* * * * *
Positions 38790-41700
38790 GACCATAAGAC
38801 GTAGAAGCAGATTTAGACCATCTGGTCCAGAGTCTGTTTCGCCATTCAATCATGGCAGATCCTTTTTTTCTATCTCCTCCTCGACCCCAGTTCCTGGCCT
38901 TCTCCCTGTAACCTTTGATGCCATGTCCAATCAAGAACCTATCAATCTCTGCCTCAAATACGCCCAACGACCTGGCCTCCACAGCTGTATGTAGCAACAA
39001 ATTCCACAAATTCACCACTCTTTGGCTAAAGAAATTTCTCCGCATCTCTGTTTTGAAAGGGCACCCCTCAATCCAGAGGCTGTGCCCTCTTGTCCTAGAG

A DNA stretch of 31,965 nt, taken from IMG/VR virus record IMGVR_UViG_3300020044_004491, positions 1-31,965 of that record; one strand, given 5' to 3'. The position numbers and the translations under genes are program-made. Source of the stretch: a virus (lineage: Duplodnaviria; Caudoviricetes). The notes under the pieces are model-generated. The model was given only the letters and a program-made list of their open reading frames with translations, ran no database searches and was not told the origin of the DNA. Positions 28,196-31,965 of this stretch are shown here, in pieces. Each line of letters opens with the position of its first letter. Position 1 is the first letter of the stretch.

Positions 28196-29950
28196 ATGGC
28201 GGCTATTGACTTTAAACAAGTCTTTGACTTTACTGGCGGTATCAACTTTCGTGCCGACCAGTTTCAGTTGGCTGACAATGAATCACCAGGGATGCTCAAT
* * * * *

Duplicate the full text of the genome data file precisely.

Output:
Positions 38790-41700
38790 GACCATAAGAC
38801 GTAGAAGCAGATTTAGACCATCTGGTCCAGAGTCTGTTTCGCCATTCAATCATGGCAGATCCTTTTTTTCTATCTCCTCCTCGACCCCAGTTCCTGGCCT
38901 TCTCCCTGTAACCTTTGATGCCATGTCCAATCAAGAACCTATCAATCTCTGCCTCAAATACGCCCAACGACCTGGCCTCCACAGCTGTATGTAGCAACAA
39001 ATTCCACAAATTCACCACTCTTTGGCTAAAGAAATTTCTCCGCATCTCTGTTTTGAAAGGGCACCCCTCAATCCAGAGGCTGTGCCCTCTTGTCCTAGAG

A DNA stretch of 31,965 nt, taken from IMG/VR virus record IMGVR_UViG_3300020044_004491, positions 1-31,965 of that record; one strand, given 5' to 3'. The position numbers and the translations under genes are program-made. Source of the stretch: a virus (lineage: Duplodnaviria; Caudoviricetes). The notes under the pieces are model-generated. The model was given only the letters and a program-made list of their open reading frames with translations, ran no database searches and was not told the origin of the DNA. Positions 28,196-31,965 of this stretch are shown here, in pieces. Each line of letters opens with the position of its first letter. Position 1 is the first letter of the stretch.

Positions 28196-29950
28196 ATGGC
28201 GGCTATTGACTTTAAACAAGTCTTTGACTTTACTGGCGGTATCAACTTTCGTGCCGACCAGTTTCAGTTGGCTGACAATGAATCACCAGGGATGCTCAAT